Well, I'll gladly contribute my .02, one cent at a time........
June 30 2001, 7:12 PM
Yes it is a vast subject, and keep in mind that every hour of every day, subtle new variations of the established grape genestock are developing, the weather is determining the quality and nature of the next vintage, wines in barrels and basements and caves and ships are slowly evolving...
new and established winemakers are planning and designing to make a better wine from the grapes and land they have or might have or might want all over the world...Oregan has great Pinot Gris, Australia great Reisling, New Zealand -- Sauvignon Blanc, Argentina -- Malbec, Lebanon -- at least one great Bordeaux blend, USW...
next year all these folks and many newcomers will present you with an entirely new complete set of wines
Because of this, I recommend you find at least 1 printed survey of general wine history, technology and terminology, and study it thoroughly. Depending upon your mental constitution, you might wish to pick up any of several "wine course" type books found at any large book store, or if your mind fuctions like mine, simply read Alexis Lichine's Encyclopedia or the Oxford Companion to Wine. Leave the stuff like annual vintage opinions until later.
In the meantime, wine is good for you, it makes food taste better and tastes better with food (usually) and it can be enjoyed on virtually any budget. The universe of good-to-great wine is so vast, and really bad wine just isn't in the bottle except for rarely. Oh, a wine may be a disappointment or not as good as another for the price or the year or the grape or the producer...but almost never undrinkable and valueless and uneducational. I have had 1-3 or so glasses or wine daily for...well almost forever, and almost every bottle I open is new to me. That's right, I almost never buy a case, and I rarely buy more than 2 of anything. I am most likely to walk out of a wine shop with a case or 2 or 3 of 12 or 24 or 36 different wines, none of which I have ever had before, and I am in no danger of running out of candidates. I mention this for just one reason: even if you decide to choose your wine in a more "conventional" fashion later, at least to start with, Don't Be Afraid To Try The Unknown. Find a store with a reasonably knowledgeable and enthusiastic staff and a wide selection. Try whatever interests you and is within your budget. Sure, ask about it so you'll understand how to best enjoy it, look it up in your book when you get home, if you like it try a different vinyard or part of the world for that grape, or try different wines from the same region.
Oenophilia, or The Art of Being a Wino, is even more subjective, less precise, and more varied, than even WIS-dom.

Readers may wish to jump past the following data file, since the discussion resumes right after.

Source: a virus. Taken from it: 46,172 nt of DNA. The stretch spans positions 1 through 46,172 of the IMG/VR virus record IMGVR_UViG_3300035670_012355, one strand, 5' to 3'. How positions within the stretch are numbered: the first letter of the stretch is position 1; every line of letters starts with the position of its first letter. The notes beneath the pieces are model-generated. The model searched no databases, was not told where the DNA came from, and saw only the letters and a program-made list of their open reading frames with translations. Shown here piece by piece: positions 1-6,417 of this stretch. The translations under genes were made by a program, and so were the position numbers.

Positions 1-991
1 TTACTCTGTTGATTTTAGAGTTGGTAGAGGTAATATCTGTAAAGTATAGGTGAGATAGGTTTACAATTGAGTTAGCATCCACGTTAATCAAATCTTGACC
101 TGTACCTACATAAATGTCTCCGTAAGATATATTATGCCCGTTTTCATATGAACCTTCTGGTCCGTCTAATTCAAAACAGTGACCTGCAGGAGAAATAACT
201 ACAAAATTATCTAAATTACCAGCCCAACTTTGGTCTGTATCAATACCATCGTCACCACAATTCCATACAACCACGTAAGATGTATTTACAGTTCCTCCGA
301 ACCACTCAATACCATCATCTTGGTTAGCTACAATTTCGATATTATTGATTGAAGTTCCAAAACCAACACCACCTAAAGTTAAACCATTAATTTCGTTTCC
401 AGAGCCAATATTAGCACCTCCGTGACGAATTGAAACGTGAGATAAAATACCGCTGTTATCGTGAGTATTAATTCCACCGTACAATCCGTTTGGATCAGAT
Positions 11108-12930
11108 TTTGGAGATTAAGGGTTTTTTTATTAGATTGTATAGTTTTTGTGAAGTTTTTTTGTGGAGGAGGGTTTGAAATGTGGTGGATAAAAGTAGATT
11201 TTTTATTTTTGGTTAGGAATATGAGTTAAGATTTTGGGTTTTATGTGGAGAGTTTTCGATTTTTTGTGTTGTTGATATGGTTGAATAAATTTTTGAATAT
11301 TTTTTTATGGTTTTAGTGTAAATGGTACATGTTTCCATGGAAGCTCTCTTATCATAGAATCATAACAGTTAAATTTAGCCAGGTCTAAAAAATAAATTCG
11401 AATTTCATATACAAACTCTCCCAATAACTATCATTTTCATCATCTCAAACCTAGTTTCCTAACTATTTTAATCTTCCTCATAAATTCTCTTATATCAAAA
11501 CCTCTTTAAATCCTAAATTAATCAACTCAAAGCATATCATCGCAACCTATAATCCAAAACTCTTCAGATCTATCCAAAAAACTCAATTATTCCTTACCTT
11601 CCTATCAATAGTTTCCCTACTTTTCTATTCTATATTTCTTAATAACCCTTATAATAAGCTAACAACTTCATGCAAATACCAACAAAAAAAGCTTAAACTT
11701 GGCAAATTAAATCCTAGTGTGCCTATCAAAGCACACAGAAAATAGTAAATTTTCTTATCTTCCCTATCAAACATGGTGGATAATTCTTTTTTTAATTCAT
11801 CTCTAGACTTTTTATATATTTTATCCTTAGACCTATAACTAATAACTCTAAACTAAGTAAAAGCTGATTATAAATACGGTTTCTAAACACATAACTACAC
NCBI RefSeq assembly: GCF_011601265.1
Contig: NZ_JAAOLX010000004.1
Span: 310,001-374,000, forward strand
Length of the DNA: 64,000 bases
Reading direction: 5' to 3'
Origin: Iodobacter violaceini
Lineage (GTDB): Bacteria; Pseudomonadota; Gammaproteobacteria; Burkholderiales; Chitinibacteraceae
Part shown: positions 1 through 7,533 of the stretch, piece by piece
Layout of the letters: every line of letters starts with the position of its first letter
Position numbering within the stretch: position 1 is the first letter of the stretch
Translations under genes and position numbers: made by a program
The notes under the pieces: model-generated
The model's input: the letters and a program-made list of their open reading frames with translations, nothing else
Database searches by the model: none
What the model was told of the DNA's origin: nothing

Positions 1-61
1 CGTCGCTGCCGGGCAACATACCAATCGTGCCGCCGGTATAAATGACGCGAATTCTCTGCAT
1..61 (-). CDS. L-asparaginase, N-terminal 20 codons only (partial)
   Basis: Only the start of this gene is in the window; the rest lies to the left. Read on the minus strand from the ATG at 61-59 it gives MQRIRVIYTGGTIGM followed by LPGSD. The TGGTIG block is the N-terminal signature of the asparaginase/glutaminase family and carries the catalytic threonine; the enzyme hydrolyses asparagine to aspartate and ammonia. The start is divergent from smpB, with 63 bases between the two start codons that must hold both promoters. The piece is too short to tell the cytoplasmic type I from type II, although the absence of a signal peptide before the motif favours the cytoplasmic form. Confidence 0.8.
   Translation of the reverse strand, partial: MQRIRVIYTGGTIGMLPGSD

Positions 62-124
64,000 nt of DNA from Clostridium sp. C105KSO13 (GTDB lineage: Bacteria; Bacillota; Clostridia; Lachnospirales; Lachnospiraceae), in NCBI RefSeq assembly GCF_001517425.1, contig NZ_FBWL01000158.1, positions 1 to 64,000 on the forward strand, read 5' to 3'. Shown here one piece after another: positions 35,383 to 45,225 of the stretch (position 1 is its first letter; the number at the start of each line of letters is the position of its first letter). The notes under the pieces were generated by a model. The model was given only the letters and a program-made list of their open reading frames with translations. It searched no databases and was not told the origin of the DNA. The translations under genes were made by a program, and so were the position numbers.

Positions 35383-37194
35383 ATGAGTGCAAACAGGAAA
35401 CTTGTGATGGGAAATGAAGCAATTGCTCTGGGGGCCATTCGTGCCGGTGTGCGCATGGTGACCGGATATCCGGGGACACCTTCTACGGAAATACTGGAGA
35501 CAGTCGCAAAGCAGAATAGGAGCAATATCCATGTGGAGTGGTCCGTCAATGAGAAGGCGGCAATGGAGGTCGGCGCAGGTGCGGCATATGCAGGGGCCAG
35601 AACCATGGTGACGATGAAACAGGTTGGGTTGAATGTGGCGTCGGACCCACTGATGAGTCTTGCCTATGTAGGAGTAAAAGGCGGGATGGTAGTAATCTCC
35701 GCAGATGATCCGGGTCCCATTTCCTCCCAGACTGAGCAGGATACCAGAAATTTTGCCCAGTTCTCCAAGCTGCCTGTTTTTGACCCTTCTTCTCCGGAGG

Much too many people take the appreciation of wine, fine or otherwise, much, much too seriously.
It's about the enjoyment, first and foremost, and as Wes says in his masthead, the camaraderie shared over a glass of vino and a plate of delicious ...
There is much to learn. The whole journey is almost Zen-like, a constant battle between the intellect and the senses; the abstract and the concrete; the Brix level and the mouthfeel.
Here's something to start you out with - to decant or not to decant? And if so, what type or vintage is better to decant, and what not?
Personally, I am an avid believer that a youthful wine, or a mature, robust and powerful wine, should be decanted, for several hours, if possible. If you are curious how it develops, pour off a quarter glass as you open, just to see how it shows, then compare with how it develops over time.
There are those that argue that decanting is unnecessary for a young wine (ie, '90 or later California Cabs; '94 or later Bordeaux - except for the '94s, I would not be drinking any later Bordeaux now anyway, but that's another story.)
For both abstract, theoretical reasons (oxygen both ages and "wakes up" wine) and empirical observations (I got 6 bottles of three vintages, Chateau Montelena Cab Reserve, two bottles each, and decanted one each, and compared them side by side with the undecanted bottles. There was no question from me or any of my guests that the decanted bottles showed more smoothness, more complexity, more depth, than the undecanted bottles, without losing any character) I heartily recommend decanting most anything that is less than 10 years old, and much of what is worth drinking older than that.
Of course, there is the other reason for decanting, the separation of the wine from the particulated sediment in older wines...
Enjoy the journey, and hope to see you around regularly!